Inversion of adjectives and adverbs
An English sentence usually begins with a noun or noun equivalent (subject). But sometimes an adjective is placed first to emphasize the contrast between it and what is stated in the main clause.
Study the following sentence.
Clever as he was, he could not solve the puzzle.
Here as means though and the sentence means: ‘Though he was clever, he could not solve the puzzle.’
More examples are given below:
Strong as he was he could beat his opponent. (= Though he was strong he could not beat his opponent.)
Cold as it was, we went out. = Though it was cold, we went out.
Tired as he was, he went on working. = Though he was tired he went on working.
Inversion of adverb particles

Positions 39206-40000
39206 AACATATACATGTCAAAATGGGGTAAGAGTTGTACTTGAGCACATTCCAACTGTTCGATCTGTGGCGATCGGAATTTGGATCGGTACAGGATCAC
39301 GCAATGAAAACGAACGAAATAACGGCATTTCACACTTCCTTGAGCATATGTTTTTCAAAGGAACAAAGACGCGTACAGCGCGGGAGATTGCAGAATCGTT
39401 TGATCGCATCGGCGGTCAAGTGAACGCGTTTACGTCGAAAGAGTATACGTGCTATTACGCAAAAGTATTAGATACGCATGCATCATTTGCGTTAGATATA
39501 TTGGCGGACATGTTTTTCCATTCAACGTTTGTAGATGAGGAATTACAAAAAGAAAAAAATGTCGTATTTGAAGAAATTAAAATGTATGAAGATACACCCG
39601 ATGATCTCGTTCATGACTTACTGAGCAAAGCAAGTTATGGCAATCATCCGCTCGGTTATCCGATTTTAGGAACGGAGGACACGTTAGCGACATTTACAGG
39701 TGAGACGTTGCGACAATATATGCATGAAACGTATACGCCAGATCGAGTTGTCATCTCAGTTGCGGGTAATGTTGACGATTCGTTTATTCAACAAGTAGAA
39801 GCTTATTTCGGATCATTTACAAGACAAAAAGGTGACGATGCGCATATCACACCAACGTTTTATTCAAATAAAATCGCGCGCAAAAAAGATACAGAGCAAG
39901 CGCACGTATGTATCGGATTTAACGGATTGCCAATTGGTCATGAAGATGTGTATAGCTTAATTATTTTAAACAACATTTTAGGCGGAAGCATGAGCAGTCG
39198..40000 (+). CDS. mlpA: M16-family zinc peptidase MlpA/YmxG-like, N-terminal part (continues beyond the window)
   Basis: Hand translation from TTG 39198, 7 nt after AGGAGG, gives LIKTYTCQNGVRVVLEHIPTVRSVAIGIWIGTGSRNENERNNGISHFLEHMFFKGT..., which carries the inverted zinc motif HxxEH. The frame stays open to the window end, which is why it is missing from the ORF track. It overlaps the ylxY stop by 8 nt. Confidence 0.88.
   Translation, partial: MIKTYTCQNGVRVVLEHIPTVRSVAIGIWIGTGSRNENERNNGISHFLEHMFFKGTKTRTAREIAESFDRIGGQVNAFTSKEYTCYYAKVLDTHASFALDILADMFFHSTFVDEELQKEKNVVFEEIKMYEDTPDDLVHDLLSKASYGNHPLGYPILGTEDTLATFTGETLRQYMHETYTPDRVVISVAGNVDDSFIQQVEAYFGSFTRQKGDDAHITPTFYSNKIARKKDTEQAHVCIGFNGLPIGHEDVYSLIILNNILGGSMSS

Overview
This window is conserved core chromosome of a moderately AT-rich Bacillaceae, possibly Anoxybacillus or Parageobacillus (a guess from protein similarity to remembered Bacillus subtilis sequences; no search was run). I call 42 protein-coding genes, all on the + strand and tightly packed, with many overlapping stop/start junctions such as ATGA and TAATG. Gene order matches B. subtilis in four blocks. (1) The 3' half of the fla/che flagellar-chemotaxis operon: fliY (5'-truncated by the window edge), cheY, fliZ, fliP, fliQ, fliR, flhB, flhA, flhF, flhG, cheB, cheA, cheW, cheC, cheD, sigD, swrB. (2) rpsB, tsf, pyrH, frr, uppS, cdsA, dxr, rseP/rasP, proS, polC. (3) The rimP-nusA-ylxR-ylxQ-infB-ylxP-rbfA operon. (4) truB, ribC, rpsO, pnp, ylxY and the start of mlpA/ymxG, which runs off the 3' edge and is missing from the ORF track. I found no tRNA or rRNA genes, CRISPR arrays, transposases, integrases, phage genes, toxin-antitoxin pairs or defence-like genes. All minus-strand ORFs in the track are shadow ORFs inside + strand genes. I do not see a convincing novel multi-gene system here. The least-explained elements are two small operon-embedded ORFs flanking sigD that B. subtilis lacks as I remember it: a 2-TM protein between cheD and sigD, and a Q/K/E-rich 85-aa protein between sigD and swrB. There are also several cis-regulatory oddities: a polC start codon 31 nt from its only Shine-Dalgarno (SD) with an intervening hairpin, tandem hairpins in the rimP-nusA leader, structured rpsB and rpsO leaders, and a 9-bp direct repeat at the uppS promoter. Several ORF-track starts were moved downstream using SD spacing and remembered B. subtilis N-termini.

Adverb particles (e.g. up, down, in, out, on, off, away, back etc.) are sometimes inverted for the sake of emphasis.
Off they went on a hunting spree.
Down he fell from his horse.
Up we went to the twenty-first floor.
Out they came from their dirty hiding place.
In the sentences given above the subjects are all personal pronouns and come between the particle and the verb. But if the subject is a noun or any pronoun other than a personal pronoun, it will come after the verb.
Off went the soldiers with the prisoners and booty. (NOT Off the soldiers went with the prisoners …)